It is what it is: Breathe it all in

I love the smell of wet dog in the morning. It smells like summer.

In fact, there are a lot of scents you get to experience during the Alaska summer that you just don’t get to enjoy during the winter. During the winter, everything that might emit a smell is frozen or covered with snow and ice. And if there is a scent wafting on the winter breeze, chances are your nose is too numb to pick it up.

That’s not the case in the summer, though, when the Kenai Peninsula comes alive for your olfactory enjoyment.

There’s lots of what most folks would call pleasant smells — fresh salmon on the grill and flowers in the garden.

The smells I like best don’t necessarily fall into the “pleasant” category, but they’re my favorites because I associate them with being out and doing things.

For example, wet dog means we’ve been out hiking, or as was the case this past week, doing some canoeing. The best part about wet dog is that it will linger in the cab of the truck for a few days to come — a reminder of the weekend’s adventures.

During the summer, there’s usually a number of smells detectable in my truck — in spite of the air freshener. I like to blame them on banana peels left under the back seat by the kids, but to be honest, I’ve probably generated most of them.

For starters, my mountain bike shoes compare favorably to a swamp. I think it was from that time I did a bike race at Tsalteshi last summer that traversed what I think should have been named the Dagobah Loop. For whatever reason, I got busy with other things and didn’t let the shoes properly air out, instead shoving them under the back seat (where I blame the kids for leaving banana peels). Let’s just say those shoes are now ripe — and I won’t forget to let them air out ever again.

Then there’s all the other mountain bike and hiking clothes, which have taken on a nice earthy scent from lots of use and not quite as much washing. Why wash them today when you’re just going to get them dirty again tomorrow, right?

That scent pairs wonderfully, in my opinion, with sweat, bug dope and sunscreen. Throw in a dash of campfire smoke, and you’ve got the perfect summer scent. Old Spice’s nature fragrances have nothing on summer in Alaska.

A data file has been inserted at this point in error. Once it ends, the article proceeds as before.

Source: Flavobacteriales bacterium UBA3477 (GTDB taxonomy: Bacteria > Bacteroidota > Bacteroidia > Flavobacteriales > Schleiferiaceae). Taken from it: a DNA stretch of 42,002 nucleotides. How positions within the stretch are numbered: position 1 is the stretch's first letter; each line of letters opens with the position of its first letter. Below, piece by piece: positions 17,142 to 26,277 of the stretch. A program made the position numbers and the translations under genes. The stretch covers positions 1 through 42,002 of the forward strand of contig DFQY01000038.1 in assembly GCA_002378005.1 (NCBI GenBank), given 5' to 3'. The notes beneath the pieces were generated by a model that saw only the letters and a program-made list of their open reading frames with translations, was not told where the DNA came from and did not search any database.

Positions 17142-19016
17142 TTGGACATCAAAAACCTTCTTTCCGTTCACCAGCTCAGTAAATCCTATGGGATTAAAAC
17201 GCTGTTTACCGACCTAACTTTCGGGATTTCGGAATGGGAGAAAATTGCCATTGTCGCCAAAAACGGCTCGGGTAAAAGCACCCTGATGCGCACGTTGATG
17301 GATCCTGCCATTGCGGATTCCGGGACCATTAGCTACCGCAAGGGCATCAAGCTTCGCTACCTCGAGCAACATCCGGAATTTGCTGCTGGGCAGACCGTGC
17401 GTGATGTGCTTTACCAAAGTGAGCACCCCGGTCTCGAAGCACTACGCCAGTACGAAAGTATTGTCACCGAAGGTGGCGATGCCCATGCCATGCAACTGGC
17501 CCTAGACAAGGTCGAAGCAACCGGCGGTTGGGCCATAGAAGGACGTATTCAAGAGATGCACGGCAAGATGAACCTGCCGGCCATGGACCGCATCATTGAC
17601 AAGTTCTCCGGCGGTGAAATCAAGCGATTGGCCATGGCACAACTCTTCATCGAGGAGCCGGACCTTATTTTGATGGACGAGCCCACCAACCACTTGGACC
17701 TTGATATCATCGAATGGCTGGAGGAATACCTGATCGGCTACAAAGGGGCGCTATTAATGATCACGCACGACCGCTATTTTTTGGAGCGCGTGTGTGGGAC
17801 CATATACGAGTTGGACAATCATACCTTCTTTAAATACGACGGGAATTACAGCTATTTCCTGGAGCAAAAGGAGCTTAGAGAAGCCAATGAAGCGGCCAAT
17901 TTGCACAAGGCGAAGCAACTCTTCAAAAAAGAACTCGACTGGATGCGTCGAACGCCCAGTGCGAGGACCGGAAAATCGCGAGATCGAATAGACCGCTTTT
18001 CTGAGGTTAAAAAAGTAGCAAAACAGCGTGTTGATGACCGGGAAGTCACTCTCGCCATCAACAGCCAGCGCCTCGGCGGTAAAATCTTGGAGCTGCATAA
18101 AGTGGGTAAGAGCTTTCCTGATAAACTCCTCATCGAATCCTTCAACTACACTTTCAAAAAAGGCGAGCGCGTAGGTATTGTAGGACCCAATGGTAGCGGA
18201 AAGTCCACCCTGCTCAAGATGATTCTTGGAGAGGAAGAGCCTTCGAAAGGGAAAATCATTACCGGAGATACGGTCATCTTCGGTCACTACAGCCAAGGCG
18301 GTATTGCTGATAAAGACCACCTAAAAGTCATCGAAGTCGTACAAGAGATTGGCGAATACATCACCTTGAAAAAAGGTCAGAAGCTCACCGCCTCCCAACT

There’s plenty of reminders of summer fun around the house, too. In another month, my garage will smell mostly like bicycle chain degreaser (provided I remember to bring the trash to the transfer station in a timely manner).

There’s the fresh-cut lawn, which I try to avoid because it makes my eyes itch and I’d rather be doing other things. And there’s the laundry room, which from time to time starts to smell a lot like the inside of my truck. That’s when I know we’ve been having some serious fun — when there’s piles of stinky laundry waiting for the washer because clothes were so dirty they had to be taken off right by the washing machine and not taken another foot further into the house. (Again, any laundry stench is generally my fault. In fact, as I write this, there’s a pile of biking clothes fermenting in the corner because I didn’t have a chance to run them through the wash before we snuck out for a quick camping trip.)

Then July hits — when the salmon are running and everyone smells just a little (or a lot) like fish, whether they’ve been fishing or not. There’s just something in the air when the fish are in the river.

There is a fair amount of research that suggests that smell can be a powerful memory trigger because the part of the brain that processes scent is closely related to the part that processes memory. If that’s the case, then this is certainly the season for making memories.

It’s summer in Alaska. Take a good whiff.

Reach Clarion editor Will Morrow at

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